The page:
It's about George the 140-year-old lobster who was set free by PETA. There's important information about lobsters in general.
Lobsters are fascinating animals that, like George, can live to be more than 100 years old, recognize individual lobsters, remember past acquaintances, have elaborate courtship rituals and help guide young lobsters across the ocean floor by holding claws in a line that can stretch for many yards.
And although theories abound, no one has ever come up with a satisfactory way to give lobsters a painless death.
A study in New Scientist gives chefs who insist that crustaceans cannot feel pain "claws" for concern. When researchers at Queen's University in Belfast daubed acetic acid on the antennae of 144 prawns, the animals reacted by vigorously rubbing and grooming the affected antenna for several minutes. Dr. Robert Elwood says that his study shows that prawns and their crustacean cousins -- lobsters and crabs -- are sensitive to pain.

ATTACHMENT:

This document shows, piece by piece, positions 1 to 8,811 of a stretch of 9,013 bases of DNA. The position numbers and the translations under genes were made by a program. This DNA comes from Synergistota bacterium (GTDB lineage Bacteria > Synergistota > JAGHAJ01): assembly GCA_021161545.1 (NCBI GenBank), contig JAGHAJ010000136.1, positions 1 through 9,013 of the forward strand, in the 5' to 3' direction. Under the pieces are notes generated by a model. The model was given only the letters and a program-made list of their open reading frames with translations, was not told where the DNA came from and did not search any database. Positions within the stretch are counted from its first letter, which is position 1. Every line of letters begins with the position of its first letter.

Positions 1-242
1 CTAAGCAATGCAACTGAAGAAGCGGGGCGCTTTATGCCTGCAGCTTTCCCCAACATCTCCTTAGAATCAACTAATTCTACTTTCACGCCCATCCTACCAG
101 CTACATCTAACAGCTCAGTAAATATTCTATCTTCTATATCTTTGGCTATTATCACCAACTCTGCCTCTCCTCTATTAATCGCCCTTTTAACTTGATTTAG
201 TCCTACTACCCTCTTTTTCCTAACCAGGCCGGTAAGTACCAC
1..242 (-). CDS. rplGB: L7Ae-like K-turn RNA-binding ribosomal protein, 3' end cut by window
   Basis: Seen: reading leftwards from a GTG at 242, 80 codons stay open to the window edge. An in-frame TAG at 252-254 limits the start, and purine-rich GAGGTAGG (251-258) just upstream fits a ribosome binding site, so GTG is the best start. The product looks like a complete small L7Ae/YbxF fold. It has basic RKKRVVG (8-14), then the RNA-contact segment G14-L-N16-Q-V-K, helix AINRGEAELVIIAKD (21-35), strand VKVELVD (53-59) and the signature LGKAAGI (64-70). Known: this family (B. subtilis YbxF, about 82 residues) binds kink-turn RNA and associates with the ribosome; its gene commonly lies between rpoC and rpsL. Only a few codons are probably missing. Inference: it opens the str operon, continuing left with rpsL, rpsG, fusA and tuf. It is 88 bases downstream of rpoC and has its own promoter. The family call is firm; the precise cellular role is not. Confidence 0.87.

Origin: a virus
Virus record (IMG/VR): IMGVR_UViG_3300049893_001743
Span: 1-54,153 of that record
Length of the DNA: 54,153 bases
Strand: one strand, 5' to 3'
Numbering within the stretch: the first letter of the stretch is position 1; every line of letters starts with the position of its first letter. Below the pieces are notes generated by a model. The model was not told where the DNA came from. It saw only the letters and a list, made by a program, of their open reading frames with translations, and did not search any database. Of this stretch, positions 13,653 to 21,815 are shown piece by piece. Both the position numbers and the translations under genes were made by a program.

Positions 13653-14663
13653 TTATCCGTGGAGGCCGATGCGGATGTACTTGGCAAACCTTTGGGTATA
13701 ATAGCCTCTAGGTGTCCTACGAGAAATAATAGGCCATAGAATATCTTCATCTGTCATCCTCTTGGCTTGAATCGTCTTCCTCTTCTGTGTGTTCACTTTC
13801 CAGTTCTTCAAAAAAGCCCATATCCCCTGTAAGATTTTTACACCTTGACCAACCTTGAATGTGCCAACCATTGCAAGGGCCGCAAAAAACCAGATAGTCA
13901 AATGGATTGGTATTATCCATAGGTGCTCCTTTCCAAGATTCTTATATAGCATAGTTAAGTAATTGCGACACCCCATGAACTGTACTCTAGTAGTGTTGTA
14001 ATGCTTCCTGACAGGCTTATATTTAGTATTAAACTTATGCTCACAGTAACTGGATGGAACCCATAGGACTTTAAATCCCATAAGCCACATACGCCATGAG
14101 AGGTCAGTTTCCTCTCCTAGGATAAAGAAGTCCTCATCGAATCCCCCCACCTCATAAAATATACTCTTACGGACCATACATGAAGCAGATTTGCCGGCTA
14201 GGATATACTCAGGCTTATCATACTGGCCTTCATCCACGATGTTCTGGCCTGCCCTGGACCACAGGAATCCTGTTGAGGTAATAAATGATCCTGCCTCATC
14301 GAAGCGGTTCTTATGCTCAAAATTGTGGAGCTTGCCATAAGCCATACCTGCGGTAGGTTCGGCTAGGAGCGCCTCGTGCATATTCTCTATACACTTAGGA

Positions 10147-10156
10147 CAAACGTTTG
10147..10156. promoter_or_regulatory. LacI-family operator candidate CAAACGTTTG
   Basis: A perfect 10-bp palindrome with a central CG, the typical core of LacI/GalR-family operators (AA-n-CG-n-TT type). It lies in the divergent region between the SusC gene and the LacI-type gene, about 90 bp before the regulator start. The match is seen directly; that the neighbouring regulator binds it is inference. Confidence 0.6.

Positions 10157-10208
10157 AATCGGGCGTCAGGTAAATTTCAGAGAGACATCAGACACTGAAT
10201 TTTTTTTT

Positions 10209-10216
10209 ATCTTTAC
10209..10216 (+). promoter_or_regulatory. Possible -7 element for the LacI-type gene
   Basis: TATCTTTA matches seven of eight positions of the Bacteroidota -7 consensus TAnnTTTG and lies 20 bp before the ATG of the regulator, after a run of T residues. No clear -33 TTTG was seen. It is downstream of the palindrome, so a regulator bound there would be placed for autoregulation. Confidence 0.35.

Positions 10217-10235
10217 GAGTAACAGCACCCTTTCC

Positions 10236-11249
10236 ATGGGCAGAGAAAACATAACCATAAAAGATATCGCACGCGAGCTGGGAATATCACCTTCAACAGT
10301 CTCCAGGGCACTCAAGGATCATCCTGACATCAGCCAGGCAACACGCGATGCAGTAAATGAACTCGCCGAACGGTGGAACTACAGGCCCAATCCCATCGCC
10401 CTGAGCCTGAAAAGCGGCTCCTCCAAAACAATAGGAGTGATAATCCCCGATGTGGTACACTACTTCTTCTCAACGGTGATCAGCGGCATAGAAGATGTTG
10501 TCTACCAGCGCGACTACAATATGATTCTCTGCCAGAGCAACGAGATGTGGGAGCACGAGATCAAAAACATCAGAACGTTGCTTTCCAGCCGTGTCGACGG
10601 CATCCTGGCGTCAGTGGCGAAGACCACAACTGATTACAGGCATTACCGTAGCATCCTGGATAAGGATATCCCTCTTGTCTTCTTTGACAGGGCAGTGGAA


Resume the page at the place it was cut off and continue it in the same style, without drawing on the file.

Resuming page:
Even before the New Scientist study, the European Food Safety Authority's Scientific Panel on Animal Health and Welfare had concluded that lobsters and crabs are capable of experiencing pain and distress and are worthy of legislative protection.